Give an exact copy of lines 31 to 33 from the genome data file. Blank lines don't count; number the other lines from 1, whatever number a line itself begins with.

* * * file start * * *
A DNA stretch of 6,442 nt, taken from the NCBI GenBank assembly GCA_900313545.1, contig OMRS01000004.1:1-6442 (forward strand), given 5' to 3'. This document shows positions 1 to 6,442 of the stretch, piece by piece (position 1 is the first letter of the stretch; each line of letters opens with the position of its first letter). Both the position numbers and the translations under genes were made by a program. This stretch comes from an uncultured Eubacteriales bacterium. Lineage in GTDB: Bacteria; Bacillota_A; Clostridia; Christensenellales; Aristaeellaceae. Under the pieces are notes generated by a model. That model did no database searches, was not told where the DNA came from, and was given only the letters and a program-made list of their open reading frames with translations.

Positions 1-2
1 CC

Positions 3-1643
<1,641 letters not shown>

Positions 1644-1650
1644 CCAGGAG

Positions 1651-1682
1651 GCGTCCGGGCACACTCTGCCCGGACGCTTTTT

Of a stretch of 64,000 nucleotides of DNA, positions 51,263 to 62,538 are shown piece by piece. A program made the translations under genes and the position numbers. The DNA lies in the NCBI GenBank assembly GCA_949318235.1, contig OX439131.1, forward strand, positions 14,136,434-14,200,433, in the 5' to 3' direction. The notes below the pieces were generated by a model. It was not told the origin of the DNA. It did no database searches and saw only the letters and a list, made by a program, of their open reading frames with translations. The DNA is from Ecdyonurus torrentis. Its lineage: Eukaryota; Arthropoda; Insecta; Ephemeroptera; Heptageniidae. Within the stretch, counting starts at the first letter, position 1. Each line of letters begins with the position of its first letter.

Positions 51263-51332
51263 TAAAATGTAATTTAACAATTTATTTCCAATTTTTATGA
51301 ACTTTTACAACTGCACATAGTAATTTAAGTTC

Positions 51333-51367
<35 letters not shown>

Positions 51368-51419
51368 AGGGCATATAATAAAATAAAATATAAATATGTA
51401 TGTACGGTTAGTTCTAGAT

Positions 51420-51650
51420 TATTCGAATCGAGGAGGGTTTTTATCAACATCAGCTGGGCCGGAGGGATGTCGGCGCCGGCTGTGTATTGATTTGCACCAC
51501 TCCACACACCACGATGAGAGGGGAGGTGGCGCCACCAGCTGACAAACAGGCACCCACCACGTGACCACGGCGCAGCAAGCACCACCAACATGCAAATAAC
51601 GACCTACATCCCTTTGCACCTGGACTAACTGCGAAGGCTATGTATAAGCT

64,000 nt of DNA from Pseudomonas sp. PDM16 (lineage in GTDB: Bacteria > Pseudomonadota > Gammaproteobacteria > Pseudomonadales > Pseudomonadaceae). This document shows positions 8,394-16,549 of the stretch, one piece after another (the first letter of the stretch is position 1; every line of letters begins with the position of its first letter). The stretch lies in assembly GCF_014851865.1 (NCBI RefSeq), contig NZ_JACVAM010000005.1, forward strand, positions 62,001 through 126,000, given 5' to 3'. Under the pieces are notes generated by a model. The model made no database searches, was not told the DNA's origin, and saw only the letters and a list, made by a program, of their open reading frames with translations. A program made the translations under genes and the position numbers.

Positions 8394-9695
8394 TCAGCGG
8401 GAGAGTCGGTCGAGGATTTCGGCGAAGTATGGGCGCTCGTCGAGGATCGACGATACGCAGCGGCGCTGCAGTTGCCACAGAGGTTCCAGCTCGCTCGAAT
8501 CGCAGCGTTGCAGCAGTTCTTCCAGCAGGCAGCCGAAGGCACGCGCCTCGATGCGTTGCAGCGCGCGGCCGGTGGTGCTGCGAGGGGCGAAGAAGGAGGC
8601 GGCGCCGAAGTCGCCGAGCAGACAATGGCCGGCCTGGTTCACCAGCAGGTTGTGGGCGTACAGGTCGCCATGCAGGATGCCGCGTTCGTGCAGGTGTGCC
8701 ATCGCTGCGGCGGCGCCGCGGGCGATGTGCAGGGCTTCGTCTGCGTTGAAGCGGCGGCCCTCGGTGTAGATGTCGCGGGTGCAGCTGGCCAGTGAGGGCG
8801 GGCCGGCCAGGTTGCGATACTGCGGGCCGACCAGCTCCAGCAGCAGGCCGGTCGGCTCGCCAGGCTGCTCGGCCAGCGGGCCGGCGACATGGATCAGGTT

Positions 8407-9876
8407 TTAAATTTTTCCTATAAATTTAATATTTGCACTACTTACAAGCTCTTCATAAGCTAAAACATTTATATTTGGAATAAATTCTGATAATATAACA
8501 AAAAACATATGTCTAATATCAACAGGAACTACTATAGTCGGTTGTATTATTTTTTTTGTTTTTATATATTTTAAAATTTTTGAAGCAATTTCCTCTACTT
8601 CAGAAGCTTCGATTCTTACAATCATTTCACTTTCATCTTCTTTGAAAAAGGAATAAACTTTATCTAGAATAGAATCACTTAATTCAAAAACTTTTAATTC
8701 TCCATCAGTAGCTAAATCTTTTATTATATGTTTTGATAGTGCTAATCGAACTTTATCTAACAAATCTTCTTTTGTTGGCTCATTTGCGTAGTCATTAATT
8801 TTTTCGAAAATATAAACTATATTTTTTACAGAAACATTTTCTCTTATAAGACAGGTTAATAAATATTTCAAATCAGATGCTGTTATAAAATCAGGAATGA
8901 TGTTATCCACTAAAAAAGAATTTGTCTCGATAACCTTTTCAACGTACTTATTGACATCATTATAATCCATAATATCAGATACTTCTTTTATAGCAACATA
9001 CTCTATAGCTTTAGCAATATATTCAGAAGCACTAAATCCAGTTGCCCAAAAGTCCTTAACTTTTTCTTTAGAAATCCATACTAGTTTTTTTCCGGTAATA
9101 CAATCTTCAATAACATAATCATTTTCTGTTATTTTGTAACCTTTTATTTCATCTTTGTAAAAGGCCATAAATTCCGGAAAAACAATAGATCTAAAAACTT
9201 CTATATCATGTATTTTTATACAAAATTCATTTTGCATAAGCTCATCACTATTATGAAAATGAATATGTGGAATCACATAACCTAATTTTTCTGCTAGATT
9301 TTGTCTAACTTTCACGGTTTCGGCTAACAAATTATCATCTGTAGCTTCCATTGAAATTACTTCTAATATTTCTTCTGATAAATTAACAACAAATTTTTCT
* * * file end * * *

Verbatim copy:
Positions 8407-9876
8407 TTAAATTTTTCCTATAAATTTAATATTTGCACTACTTACAAGCTCTTCATAAGCTAAAACATTTATATTTGGAATAAATTCTGATAATATAACA
8501 AAAAACATATGTCTAATATCAACAGGAACTACTATAGTCGGTTGTATTATTTTTTTTGTTTTTATATATTTTAAAATTTTTGAAGCAATTTCCTCTACTT